Ten years after the first one was printed, there’s a brand new edition of the Rawlings Catalog Source Book, a spiral-bound resource for those interested in baseball glove collecting.
Joe Phillips’ 32-page follow-up is a spiral-bound edition that has more than just pricing information. There are stories about Rawlings gloves, articles on glove designers and other features that will interest collectors and fans as well.
If you’re scouring flea markets, garage sales or auctions where gloves might be sold, the $19.95 price tag seems like a pretty good deal, especially considering what some vintage gloves are worth.
Tickets for the 2017 National Sports Collectors Convention in Chicago went on sale Monday on the show’s website. Single-day passes are $19. There are, as always, more expensive options that provide early entrance, some free autographs and other perks, depending on what level you select. You can buy them at the door but advance purchases will save you a few bucks.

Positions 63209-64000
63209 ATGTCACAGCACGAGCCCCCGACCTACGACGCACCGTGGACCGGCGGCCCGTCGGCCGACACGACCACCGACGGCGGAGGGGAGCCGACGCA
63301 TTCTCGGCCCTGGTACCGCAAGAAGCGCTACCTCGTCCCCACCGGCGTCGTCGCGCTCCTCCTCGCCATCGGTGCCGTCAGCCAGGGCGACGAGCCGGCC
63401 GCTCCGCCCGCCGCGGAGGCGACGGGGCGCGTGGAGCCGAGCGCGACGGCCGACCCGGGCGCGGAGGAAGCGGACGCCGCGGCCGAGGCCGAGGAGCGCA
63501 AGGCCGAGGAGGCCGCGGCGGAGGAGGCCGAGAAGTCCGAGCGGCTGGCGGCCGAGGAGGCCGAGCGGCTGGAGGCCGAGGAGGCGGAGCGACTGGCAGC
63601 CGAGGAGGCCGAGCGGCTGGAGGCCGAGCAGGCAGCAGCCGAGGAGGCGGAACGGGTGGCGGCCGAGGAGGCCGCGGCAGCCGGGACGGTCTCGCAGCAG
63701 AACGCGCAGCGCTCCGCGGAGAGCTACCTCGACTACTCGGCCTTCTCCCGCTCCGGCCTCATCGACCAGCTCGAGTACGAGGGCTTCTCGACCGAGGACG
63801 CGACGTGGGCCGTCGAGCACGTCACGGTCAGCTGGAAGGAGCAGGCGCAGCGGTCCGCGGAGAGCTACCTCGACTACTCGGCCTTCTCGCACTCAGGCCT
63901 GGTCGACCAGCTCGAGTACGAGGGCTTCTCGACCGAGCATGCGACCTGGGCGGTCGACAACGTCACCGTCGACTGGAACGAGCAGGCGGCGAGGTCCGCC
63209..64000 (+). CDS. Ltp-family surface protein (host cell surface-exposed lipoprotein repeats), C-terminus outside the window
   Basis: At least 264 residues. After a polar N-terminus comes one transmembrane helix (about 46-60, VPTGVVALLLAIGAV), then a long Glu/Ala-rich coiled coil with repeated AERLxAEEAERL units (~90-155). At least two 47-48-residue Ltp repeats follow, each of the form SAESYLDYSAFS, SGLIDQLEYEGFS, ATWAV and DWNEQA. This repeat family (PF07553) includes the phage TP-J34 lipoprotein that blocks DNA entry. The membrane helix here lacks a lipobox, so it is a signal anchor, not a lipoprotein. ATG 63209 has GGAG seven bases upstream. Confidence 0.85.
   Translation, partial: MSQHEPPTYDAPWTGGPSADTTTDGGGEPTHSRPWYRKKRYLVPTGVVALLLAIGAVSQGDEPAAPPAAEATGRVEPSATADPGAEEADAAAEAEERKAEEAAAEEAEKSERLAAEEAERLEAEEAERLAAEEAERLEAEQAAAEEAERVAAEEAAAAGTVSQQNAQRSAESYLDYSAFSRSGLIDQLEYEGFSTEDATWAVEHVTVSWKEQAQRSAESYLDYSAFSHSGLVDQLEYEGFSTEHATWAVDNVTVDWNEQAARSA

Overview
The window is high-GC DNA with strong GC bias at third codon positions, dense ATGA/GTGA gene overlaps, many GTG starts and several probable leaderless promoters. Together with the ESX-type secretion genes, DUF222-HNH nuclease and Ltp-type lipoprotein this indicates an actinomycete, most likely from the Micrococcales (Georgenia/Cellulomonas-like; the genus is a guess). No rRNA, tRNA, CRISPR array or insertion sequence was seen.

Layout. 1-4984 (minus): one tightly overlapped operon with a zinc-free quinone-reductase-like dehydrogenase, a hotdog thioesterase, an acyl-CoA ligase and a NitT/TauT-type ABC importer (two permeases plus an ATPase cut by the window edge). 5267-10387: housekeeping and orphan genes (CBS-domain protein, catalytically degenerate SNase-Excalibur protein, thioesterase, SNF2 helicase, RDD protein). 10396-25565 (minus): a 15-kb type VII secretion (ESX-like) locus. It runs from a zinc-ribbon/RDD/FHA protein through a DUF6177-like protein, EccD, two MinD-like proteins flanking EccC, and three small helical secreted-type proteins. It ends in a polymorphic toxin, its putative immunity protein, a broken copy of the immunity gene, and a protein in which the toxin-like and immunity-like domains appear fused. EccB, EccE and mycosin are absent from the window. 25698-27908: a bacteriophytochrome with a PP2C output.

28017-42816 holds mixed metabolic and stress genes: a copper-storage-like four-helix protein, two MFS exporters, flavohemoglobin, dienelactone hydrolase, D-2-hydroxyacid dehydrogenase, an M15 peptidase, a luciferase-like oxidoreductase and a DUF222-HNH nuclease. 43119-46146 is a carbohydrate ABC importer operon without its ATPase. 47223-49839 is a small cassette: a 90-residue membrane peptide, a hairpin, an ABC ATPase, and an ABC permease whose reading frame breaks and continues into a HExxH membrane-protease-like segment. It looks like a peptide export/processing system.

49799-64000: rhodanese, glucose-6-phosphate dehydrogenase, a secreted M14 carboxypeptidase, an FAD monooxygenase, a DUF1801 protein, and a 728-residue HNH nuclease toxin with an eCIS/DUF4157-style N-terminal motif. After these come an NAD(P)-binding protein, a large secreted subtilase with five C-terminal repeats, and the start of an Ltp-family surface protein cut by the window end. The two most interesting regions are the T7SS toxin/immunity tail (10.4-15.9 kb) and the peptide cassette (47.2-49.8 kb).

The show takes place July 26-30 at the Stephens Convention Center in suburban Rosemont.
Bidding for the 1916 Babe Ruth blank back M101-5 rookie card graded SGC 70 being offered by Goldin Auctions has hit $240,000 ($288,000 with the 20% buyer’s premium factored in).
A 1952 Topps Willie Mays graded PSA 9 sits at $200,000 ($240,000) with more than three weeks left in the auction.
We’ve all heard stories–and maybe some unfortunate souls have their own tragic tale–about mom throwing baseball cards away. My own mother never would have done such a dastardly deed without asking, but it’s why so many vintage baseball cards are worth what they are.
Now, though, comes the story of someone who thought his cards had been given away to a relative only to discover many years later that mom kept them after all.
That little box of a few dozen cards contained, believe it or not, a 1952 Topps Mickey Mantle now on consignment via Lelands.
The original owner talked with David Seideman of Forbes about his unexpected windfall.
Last but not least… a Connecticut newspaper talked with local card shop owners and offered a pretty solid story and photos detailing the current state of the sports card hobby and how things have changed.